The day of his birth we were told that 6 or 7 out of 10 babies born at 25 weeks survive. Of those who don't survive, most are lost within the first 48 hours.
Thomas did well not just for that unsure 48 hours, but for the next week. Preemies who survive tend to go through what is called a "honeymoon period" where things tend to go very well for about a week before any real decline is seen. It is during this period that the baby adjusts to life outside the womb. We were warned that things were likely to get much worse before they got better.
Thomas had an excellent honeymoon period. Although he was on a respirator (and would be for the next several weeks) his settings were fairly low (compared to what they could have been). On Friday of the week of his birth (he was born on a Tuesday), his mother and I were even allowed to hold him a little bit -- respirator tubes and all!
About a week after his birth, we encountered some problems. Thomas had been getting blood transfusions to maintain whatever it is that must be maintained in his blood supply and also to replace the blood that was constantly being drawn for lab tests. After taking his blood, it was noticed that the wound would continue to bleed beyond what was liked by the health care professionals. Although it wasn't a major concern, we were asked for family history in this area.
During that second week, Thomas had a brain bleed (intraventricular hemorrhage). Although quite common in preemies, especially extremely premature babies like Thomas, it was rather disconcerting. Many of the major handicaps of preemies seem to be traced back to these brain bleeds. Fortunately, Thomas' bleed was said to be fairly minor (a grade 1 interventricular hemorrhage).
Normal room air is approximately 21% oxygen. Thomas' respirator oxygen requirements had tended to range in the 20's to 40's, percent wise, during his first couple of weeks. During the third week, his requirements increased drastically into the 60 to 90 percent range. Thomas was put on antibiotics (as a precaution) and tested for infection. Although the 24 and 48 hour cultures were negative, the 72 hour culture came back positive. The antibiotics were continued and we had a nervous few days.
The doctors decided to use steroids (decadron) to see if that would ease his oxygen requirements. We were warned that he would be fussier on the steroids and would continue to dislike being touched. Since he had been sick, he had been unable to handle our touch very often.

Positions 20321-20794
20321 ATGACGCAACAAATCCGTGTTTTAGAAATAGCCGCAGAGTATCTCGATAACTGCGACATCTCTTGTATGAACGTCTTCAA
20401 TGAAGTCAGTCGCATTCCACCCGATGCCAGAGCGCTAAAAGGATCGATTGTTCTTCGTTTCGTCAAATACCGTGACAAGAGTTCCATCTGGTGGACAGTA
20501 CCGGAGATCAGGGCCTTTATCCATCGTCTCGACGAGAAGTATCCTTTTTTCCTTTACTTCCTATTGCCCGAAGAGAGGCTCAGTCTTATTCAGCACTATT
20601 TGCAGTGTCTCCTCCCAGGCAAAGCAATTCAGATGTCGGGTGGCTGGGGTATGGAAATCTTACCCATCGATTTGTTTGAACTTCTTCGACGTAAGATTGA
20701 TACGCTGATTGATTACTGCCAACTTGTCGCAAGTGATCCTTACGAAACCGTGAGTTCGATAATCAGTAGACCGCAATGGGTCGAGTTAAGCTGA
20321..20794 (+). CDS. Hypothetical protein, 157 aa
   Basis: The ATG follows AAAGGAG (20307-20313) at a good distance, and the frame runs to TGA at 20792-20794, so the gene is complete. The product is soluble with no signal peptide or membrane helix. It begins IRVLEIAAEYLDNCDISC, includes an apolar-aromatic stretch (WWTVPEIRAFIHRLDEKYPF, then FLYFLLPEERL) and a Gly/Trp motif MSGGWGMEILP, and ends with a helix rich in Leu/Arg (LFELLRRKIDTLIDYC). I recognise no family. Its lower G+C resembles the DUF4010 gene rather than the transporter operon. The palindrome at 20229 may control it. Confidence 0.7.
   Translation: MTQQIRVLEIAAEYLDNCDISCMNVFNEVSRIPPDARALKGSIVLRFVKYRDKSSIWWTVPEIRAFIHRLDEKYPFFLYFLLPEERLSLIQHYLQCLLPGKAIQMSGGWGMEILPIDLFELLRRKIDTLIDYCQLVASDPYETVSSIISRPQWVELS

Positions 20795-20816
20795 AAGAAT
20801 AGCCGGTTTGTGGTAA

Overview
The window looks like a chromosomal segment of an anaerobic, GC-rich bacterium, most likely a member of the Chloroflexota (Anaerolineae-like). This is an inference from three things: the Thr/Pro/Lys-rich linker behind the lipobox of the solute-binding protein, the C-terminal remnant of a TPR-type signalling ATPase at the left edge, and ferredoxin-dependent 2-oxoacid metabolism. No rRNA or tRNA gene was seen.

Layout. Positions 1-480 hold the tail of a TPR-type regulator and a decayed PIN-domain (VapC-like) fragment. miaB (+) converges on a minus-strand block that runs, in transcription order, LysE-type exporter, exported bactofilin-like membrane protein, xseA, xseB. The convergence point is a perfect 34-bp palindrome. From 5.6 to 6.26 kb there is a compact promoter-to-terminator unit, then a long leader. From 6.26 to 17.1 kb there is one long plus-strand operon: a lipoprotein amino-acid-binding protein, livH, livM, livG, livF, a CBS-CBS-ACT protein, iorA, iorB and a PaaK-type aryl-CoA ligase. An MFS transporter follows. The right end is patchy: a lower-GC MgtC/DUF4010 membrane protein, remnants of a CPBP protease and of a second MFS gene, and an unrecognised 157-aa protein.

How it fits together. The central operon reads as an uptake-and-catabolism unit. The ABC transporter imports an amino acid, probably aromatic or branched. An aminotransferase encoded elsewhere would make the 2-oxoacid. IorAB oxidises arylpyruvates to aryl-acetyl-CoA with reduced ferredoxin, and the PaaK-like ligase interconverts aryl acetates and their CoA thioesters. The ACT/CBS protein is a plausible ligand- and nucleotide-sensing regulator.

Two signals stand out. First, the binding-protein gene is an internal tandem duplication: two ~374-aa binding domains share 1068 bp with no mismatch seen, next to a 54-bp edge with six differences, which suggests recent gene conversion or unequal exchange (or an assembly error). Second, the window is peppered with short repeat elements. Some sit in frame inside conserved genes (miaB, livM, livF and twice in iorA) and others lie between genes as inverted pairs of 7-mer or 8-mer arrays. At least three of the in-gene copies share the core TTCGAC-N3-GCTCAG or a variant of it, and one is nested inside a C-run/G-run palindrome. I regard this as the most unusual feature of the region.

From the very beginning, we had been encouraged to visit, talk to him and carefully touch him (my wife visited every single day of his four month hospitalization and I only missed 5 days). Preemies have an immature nervous system which can only handle one thing at a time, so we were encouraged to approach him slowly with only one sensation at a time.
The steroid had the appropriate effect, his oxygen requirements went back down, the pressure and rate settings were set less than aggressive, and he seemed much better during his forth week.
Around this time, Natalie and I learned what a "Brady" spell was. A brady, or bradycardia was when his heart rate fell below 100. It usually was related to a "de-sat" or desaturation where the oxygenation of the blood fell and stayed below 85. Usually, a brady would follow an "apnea" spell, which was when he would forget to breathe for 15 seconds or more. As long as he was on a respirator, these spells weren't a great concern. The ever attentive nursing staff would turn his oxygen up (to 100% if necessary) or, occasionally, "bag" him with a hand pump that forced air into his lungs.
His mother and I became accustom to these spells. However, other family members found them to be very disconcerting.
When you saw these episodes everyday and were assured by the nursing staff that it was par for the course, you stopped being alarmed (as long as he was properly attended to by the staff). As our comfort level in the NICU increased, we would even assist the staff by stimulating him (a pat on the back or behind would usually "remind" him to breathe) or turning up the oxygen according to the staff's instructions.